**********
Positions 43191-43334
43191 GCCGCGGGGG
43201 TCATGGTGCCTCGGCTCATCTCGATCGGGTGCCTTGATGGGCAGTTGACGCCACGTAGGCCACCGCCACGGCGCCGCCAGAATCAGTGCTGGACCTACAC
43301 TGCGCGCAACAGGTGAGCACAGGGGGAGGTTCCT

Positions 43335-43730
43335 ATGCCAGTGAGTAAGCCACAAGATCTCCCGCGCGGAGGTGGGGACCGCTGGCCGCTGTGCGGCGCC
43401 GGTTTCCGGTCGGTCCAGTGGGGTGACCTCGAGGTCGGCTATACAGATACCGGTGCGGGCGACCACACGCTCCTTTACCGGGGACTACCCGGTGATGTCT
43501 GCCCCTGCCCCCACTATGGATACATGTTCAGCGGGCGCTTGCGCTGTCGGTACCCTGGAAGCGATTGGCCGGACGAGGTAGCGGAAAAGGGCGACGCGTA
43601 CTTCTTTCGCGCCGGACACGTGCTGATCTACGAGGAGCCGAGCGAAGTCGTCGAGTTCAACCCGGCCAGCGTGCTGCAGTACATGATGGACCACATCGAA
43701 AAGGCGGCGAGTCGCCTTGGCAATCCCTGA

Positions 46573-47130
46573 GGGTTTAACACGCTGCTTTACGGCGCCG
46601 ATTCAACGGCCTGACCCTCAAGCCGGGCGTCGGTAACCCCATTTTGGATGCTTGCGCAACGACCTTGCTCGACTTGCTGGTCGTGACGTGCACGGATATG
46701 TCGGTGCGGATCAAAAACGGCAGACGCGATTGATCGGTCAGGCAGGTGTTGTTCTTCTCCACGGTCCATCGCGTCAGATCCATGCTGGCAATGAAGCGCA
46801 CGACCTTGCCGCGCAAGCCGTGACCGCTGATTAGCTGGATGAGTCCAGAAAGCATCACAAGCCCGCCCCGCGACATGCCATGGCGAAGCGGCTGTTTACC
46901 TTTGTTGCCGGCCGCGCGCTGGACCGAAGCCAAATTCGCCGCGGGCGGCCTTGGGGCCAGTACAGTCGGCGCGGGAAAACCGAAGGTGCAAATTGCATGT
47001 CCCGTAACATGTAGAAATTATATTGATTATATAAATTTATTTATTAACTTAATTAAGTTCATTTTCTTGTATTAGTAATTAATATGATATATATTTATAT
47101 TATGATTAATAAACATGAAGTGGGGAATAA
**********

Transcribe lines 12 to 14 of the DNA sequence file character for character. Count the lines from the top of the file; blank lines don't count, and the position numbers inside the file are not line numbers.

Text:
46573 GGGTTTAACACGCTGCTTTACGGCGCCG
46601 ATTCAACGGCCTGACCCTCAAGCCGGGCGTCGGTAACCCCATTTTGGATGCTTGCGCAACGACCTTGCTCGACTTGCTGGTCGTGACGTGCACGGATATG
46701 TCGGTGCGGATCAAAAACGGCAGACGCGATTGATCGGTCAGGCAGGTGTTGTTCTTCTCCACGGTCCATCGCGTCAGATCCATGCTGGCAATGAAGCGCA